Williamsburg Travel Review

Williamsburg Images/Photos
Images of Williamsburg

Did you know: The College of William and Mary in Williamsburg is the second oldest in the United States, it was founded in 1693.

Did you know: Virginia has had 3 capital cities: Jamestown, Williamsburg, and Richmond.

Williamsburg Map

Williamsburg - the name itself immediately brings to mind Colonial settlers in three-cornered hats, women spinning yarn from a loom and bucolic vistas of 18th century countryside. Yet many Americans don't know that the city was really the first "cradle of liberty" where many of the principles embodied in the Declaration of Independence would first be discussed, debated and codified. Before the Liberty Bell became famous... before the "shot heard 'round the world" was fired at Lexington... Thomas Jefferson, Patrick Henry, George Mason and many others who influenced the concepts upon which our nation was built lived, worked and debated in Williamsburg.

Williamsburg History

In May, 1776, Virginia's Colonial representatives meeting in Williamsburg (the capital of Virginia and seat of its government) passed resolutions for independence from Great Britain, a month after the British Royal Governor Dunmore seized the gunpowder magazine and Colonial weaponry. A few months later, the Declaration of Independence would be debated, ratified, signed and read aloud to Colonists in the new nation. The Revolutionary War raged for almost eight years. In September 1781, General George Washington addressed his troops gathered in Williamsburg before the historic battle at Yorktown, Virginia where Washington defeated Cornwallis to bring an end to the conflict. Many of the principles and rights we accept and live by today were first seriously debated and codified in the Virginia Declaration of Rights. These principles would influence the drive for liberty throughout Europe, being copied in part within the French Declaration of the Rights of Man and the Citizen.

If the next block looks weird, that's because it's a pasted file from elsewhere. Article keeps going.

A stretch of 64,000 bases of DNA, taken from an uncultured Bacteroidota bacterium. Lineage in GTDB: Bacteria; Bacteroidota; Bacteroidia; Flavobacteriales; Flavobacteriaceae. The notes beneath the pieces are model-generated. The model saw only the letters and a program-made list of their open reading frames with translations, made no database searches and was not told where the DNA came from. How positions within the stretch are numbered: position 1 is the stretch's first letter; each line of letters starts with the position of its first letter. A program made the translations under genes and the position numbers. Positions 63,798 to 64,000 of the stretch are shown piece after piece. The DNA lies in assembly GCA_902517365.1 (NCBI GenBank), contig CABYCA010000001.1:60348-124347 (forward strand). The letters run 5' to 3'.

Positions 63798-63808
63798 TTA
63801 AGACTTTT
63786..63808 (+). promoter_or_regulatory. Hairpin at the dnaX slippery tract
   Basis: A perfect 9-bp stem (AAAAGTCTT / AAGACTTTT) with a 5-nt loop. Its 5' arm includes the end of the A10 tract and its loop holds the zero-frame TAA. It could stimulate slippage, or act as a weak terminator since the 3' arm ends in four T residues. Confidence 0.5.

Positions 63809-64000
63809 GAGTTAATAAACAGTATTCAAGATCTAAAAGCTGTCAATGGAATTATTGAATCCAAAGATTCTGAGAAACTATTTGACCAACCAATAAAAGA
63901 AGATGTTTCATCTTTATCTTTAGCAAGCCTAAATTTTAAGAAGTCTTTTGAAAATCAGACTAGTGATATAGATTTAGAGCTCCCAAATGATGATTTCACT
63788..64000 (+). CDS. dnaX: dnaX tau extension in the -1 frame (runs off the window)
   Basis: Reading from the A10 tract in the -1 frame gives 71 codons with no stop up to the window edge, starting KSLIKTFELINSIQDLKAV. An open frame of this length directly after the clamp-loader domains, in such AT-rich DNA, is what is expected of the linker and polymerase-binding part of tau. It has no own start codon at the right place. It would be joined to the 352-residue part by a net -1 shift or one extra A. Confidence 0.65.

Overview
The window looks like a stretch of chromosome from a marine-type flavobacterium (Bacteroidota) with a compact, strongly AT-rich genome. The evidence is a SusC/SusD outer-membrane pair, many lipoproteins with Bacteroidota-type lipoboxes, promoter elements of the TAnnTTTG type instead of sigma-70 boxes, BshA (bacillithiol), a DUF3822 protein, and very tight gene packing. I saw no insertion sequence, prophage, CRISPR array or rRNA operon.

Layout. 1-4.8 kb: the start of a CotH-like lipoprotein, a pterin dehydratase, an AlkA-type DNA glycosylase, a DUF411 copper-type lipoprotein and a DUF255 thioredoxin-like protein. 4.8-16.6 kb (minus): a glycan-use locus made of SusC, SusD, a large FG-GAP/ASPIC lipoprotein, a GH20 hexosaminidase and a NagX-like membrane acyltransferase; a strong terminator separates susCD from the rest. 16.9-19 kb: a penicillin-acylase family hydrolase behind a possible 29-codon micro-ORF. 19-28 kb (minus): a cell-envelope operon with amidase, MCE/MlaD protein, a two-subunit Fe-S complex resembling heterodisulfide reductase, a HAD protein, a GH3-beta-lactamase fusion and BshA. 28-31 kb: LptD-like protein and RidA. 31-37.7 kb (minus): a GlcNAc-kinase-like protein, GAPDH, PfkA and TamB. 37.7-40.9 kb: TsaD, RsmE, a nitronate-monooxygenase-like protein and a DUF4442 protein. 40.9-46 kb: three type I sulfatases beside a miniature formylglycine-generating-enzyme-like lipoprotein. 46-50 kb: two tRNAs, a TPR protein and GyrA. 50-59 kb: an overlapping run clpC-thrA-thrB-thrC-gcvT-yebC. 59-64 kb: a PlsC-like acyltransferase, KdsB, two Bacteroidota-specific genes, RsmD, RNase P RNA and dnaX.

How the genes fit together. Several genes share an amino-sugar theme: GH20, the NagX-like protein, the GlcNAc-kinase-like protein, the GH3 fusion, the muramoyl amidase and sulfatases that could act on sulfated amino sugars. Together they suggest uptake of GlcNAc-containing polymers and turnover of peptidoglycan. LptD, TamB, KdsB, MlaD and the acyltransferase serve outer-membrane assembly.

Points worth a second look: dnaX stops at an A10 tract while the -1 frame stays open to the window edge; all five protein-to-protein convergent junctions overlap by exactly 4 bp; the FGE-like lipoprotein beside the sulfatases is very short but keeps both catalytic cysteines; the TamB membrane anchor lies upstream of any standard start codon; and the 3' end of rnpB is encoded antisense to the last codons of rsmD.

Williamsburg - Duke of Gloucester StreetAlthough once the seat of Virginia's government (the capital was moved to Richmond to reduce the risk of invasion by water) and a bustling point of commerce, Williamsburg's downtown became neglected (and almost forgotten) until the early 1900s. Dr. W.A.R. Goodwin, the rector of the Bruton Parish Church, began the first restoration within the city when he began work on the Colonial-era church in 1905. In 1926, oil tycoon John D. Rockefeller visited the city and decided to join the restoration efforts. In the 1930s, the restoration work throughout Williamsburg had succeeded in transforming the city into its former grandeur; President Franklin Roosevelt praised the work in 1936. The now restored Duke of Gloucester Street, along with the Governor's Palace, the Capitol Building, Raleigh Tavern and many other buildings stand proudly along what Roosevelt called "the most historic avenue in America". More Williamsburg History...

Williamsburg Restaurants